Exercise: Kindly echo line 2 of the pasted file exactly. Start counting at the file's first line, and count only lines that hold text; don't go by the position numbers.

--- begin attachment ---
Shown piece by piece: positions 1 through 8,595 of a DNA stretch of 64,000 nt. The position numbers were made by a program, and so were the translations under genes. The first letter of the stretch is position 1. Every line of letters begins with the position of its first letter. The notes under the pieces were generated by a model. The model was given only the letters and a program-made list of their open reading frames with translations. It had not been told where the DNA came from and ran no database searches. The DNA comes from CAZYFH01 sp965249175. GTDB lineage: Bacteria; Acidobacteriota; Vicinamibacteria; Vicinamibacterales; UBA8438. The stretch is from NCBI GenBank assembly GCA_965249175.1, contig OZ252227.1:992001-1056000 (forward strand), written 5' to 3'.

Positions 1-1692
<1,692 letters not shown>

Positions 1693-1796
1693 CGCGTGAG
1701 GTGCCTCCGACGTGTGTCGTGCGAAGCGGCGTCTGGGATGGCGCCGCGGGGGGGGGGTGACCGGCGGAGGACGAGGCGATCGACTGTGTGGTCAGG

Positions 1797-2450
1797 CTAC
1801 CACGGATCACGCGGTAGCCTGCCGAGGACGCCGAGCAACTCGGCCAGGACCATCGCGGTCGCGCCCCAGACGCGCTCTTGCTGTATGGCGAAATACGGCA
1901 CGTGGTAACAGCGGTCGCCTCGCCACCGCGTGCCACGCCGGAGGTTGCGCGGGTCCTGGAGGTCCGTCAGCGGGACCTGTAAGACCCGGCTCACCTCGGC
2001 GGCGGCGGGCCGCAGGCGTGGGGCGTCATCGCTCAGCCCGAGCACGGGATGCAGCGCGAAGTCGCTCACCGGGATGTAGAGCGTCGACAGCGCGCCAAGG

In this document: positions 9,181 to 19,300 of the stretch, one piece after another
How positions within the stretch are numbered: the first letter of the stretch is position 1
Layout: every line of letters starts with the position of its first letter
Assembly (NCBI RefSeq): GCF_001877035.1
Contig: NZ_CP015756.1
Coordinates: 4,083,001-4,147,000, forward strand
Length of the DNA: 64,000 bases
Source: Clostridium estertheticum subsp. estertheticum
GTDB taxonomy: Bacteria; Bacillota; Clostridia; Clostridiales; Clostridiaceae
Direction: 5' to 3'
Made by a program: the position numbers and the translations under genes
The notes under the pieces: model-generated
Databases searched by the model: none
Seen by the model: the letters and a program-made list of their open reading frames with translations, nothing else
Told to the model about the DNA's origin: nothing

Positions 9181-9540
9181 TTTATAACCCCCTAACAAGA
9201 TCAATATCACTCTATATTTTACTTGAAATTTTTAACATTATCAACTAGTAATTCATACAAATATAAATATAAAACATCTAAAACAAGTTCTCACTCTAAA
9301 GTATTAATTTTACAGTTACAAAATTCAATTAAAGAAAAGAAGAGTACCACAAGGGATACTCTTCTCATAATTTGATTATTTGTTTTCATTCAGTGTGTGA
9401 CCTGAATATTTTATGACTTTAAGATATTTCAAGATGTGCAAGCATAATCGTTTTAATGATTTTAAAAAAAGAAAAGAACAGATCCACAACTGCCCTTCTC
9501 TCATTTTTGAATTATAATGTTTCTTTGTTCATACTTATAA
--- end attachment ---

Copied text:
Positions 1-1692